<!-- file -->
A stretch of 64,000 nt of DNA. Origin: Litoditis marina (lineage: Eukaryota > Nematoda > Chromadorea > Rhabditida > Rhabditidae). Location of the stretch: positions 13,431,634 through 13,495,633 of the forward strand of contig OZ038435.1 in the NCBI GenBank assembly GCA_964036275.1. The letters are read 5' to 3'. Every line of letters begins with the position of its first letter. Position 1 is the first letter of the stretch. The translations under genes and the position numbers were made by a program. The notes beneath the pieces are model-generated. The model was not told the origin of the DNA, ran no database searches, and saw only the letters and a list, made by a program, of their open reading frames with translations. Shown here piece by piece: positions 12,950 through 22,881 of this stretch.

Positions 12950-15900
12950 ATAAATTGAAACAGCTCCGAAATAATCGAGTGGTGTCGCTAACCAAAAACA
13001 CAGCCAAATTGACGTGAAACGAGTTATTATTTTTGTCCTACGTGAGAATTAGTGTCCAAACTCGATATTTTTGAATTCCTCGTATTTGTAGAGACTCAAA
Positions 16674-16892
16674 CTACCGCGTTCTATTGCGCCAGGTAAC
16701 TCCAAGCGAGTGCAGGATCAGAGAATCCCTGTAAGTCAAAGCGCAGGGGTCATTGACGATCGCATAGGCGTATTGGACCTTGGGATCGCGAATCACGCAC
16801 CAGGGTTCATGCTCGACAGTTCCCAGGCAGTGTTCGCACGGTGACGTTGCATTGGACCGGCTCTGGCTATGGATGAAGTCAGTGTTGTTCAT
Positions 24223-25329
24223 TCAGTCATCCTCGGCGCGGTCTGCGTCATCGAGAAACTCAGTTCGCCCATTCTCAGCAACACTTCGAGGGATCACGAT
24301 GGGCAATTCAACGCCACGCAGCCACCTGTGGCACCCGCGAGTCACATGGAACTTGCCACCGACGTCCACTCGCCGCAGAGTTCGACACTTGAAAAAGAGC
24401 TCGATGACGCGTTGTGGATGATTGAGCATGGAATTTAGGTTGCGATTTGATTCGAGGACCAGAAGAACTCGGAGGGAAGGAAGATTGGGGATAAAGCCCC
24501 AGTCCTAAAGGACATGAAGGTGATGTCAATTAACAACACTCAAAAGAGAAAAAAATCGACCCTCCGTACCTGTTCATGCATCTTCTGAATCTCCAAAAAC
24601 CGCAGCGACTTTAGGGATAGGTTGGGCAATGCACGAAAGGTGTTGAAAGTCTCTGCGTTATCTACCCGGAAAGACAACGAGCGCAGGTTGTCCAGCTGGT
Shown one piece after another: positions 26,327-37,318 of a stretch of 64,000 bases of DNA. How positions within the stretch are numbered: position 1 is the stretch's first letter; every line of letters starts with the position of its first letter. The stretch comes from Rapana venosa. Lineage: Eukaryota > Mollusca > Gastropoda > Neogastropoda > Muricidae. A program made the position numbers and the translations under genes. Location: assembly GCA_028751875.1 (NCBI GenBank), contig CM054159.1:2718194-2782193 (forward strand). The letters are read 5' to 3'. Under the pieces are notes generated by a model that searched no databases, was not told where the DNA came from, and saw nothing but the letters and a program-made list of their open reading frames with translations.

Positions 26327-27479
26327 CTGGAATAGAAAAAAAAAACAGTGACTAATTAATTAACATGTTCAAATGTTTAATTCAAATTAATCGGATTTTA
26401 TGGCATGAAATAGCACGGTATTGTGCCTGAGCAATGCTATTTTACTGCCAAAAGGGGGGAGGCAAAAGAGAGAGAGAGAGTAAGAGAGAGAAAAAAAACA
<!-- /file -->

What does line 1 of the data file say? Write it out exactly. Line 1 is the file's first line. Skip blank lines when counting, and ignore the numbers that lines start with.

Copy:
A stretch of 64,000 nt of DNA. Origin: Litoditis marina (lineage: Eukaryota > Nematoda > Chromadorea > Rhabditida > Rhabditidae). Location of the stretch: positions 13,431,634 through 13,495,633 of the forward strand of contig OZ038435.1 in the NCBI GenBank assembly GCA_964036275.1. The letters are read 5' to 3'. Every line of letters begins with the position of its first letter. Position 1 is the first letter of the stretch. The translations under genes and the position numbers were made by a program. The notes beneath the pieces are model-generated. The model was not told the origin of the DNA, ran no database searches, and saw only the letters and a list, made by a program, of their open reading frames with translations. Shown here piece by piece: positions 12,950 through 22,881 of this stretch.